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Hemin ameliorates indomethacin-induced small intestinal injury in mice through the induction of heme oxygenase-1

Authors


Correspondence

Professor Yuji Naito, Molecular Gastroenterology and Hepatology, Graduate School of Medical Science, Kyoto Prefectural University of Medicine, 465 Kajii-cho, Kawaramachi-Hirokoji, Kamigyo-ku, Kyoto 602-8566, Japan. Email: ynaito@koto.kpu-m.ac.jp

Abstract

Background and Aim

Although non-steroidal anti-inflammatory drugs can induce intestinal injury, the mechanisms are not fully understood, and treatment has yet to be established. Heme oxygenase-1 (HO-1) has recently gained attention for anti-inflammatory and cytoprotective effects. This study aimed to investigate the effects of hemin, an HO-1 inducer, on indomethacin-induced enteritis in mice.

Methods

Enteritis was induced by single subcutaneous administration of indomethacin (10 mg/kg) in male C57BL/6 mice. Hemin (30 mg/kg) was administered by intraperitoneal administration 6 h before indomethacin administration. Mice were randomly divided into four groups: (i) sham + vehicle; (ii) sham + hemin; (iii) indomethacin + vehicle; or (iv) indomethacin + hemin. Enteritis was evaluated by measuring ulcerative lesions. Myeloperoxidase activity was measured as an index of neutrophil accumulation. The mRNA expression of inflammatory cytokines and chemokines, such as tumor necrosis factor-α, monocyte chemoattractant protein-1, macrophage inflammatory protein-1α, and keratinocyte chemoattractant, were analyzed by real-time polymerase chain reaction.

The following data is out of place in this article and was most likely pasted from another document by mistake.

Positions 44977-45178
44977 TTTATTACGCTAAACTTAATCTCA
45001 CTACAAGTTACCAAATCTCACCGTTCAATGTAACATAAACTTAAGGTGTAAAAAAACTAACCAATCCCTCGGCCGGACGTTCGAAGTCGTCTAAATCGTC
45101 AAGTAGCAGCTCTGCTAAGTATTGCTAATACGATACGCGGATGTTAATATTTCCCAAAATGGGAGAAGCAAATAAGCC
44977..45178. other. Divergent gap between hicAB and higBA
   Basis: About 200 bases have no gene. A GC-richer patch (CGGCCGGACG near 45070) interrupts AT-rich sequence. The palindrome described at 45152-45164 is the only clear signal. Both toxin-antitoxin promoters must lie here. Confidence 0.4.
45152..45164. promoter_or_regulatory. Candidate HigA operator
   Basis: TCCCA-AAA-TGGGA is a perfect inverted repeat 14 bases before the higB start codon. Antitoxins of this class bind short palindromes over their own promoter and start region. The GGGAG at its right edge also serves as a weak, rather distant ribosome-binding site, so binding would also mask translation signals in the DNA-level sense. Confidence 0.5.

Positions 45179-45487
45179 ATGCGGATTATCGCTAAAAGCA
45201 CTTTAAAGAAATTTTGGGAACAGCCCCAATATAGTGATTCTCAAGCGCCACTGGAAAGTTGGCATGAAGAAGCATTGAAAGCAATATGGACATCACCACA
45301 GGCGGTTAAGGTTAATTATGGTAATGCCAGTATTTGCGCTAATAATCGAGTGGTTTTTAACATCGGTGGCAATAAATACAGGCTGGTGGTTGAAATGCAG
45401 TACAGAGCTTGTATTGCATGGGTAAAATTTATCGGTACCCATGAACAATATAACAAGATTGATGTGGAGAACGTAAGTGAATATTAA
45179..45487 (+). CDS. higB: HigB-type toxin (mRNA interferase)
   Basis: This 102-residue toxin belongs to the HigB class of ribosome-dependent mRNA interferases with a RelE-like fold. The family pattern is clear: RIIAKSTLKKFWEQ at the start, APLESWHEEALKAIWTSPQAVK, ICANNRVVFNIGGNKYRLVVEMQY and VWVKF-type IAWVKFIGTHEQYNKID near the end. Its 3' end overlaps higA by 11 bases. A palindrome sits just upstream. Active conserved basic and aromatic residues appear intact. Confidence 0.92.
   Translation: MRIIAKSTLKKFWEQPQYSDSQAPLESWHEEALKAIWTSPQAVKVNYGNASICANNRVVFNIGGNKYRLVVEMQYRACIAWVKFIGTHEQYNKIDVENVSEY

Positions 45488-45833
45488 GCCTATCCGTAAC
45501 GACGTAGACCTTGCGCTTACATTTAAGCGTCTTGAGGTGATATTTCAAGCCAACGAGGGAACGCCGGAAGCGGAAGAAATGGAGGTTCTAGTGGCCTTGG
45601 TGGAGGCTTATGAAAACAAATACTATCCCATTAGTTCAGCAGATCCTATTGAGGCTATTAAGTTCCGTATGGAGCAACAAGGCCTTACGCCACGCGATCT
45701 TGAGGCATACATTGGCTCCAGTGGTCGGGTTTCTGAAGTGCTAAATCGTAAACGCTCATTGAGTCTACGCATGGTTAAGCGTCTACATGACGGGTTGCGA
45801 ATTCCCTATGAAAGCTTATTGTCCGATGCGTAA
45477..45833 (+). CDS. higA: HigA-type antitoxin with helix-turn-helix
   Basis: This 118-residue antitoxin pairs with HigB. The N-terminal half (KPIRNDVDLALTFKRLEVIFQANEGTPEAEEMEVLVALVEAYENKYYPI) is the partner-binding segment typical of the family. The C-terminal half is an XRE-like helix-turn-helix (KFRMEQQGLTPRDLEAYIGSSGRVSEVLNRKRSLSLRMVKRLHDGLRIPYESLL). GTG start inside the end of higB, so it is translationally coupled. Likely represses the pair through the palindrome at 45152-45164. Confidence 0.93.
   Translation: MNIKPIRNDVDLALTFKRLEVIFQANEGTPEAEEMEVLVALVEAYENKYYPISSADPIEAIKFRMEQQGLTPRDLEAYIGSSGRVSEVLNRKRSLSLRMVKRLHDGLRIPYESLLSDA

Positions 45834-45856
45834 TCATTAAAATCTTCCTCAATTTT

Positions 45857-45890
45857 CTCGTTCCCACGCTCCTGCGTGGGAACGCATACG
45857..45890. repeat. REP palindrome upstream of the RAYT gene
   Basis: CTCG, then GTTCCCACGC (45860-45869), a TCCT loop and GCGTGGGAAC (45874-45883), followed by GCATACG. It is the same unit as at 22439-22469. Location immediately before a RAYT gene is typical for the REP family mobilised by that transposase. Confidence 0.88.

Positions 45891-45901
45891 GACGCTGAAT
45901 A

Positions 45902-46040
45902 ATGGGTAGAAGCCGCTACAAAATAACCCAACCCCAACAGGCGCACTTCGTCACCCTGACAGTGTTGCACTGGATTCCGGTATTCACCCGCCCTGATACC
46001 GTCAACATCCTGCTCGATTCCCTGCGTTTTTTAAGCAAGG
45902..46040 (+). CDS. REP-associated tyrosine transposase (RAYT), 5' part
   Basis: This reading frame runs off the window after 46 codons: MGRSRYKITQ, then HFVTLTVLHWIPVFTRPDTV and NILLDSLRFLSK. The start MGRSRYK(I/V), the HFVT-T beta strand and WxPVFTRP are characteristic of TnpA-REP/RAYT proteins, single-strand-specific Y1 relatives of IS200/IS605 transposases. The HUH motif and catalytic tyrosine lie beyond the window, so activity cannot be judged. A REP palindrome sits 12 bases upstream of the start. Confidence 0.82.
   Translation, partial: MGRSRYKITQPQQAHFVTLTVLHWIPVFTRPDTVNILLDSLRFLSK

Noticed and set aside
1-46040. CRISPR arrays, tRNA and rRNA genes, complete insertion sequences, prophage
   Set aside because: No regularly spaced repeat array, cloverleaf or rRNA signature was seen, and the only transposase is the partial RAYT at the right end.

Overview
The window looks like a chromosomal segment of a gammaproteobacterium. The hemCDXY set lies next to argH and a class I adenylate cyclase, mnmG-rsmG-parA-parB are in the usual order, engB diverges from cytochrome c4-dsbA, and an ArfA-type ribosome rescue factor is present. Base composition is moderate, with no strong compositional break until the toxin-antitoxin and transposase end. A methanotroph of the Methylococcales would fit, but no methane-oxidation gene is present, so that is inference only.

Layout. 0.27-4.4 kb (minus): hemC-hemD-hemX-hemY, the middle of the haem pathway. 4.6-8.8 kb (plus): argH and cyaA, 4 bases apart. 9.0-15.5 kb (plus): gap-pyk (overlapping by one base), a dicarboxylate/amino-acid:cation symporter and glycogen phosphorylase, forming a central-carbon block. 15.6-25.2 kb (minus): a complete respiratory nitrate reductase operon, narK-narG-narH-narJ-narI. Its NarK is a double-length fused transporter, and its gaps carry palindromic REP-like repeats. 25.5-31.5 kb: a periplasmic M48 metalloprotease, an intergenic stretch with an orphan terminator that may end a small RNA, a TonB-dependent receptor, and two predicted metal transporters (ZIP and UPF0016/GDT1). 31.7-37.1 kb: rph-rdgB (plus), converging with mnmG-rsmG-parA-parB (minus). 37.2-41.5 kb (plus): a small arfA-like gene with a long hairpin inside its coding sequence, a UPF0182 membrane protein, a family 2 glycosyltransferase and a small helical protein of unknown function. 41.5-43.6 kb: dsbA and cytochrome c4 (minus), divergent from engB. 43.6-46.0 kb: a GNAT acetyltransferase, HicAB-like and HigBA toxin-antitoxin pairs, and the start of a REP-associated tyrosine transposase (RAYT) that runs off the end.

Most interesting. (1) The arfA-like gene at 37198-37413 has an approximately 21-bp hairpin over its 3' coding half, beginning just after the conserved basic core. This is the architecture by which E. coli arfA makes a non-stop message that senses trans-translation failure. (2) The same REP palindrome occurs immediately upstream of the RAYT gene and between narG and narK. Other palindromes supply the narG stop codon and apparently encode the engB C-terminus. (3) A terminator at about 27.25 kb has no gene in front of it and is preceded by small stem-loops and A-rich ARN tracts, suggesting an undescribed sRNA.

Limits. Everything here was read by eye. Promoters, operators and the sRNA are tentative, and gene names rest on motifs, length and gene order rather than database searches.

Results

The area of ulcerative lesions, myeloperoxidase activity, and mRNA expression of inflammatory cytokines and chemokines were significantly increased in mice administrated with indomethacin compared with vehicle-treated sham mice. Development of intestinal lesions, increased levels of myeloperoxidase activities, and mRNA expressions of inflammatory cytokines and chemokines were significantly suppressed in mice treated with hemin compared with vehicle-treated mice. Protective effects of hemin were reversed by co-administration of tin protoporphyrin, an HO-1 inhibitor.

Conclusions

Induction of HO-1 by hemin inhibits indomethacin-induced intestinal injury through upregulation of HO-1. Pharmacological induction of HO-1 may offer a novel therapeutic strategy to prevent indomethacin-induced small intestinal injury.

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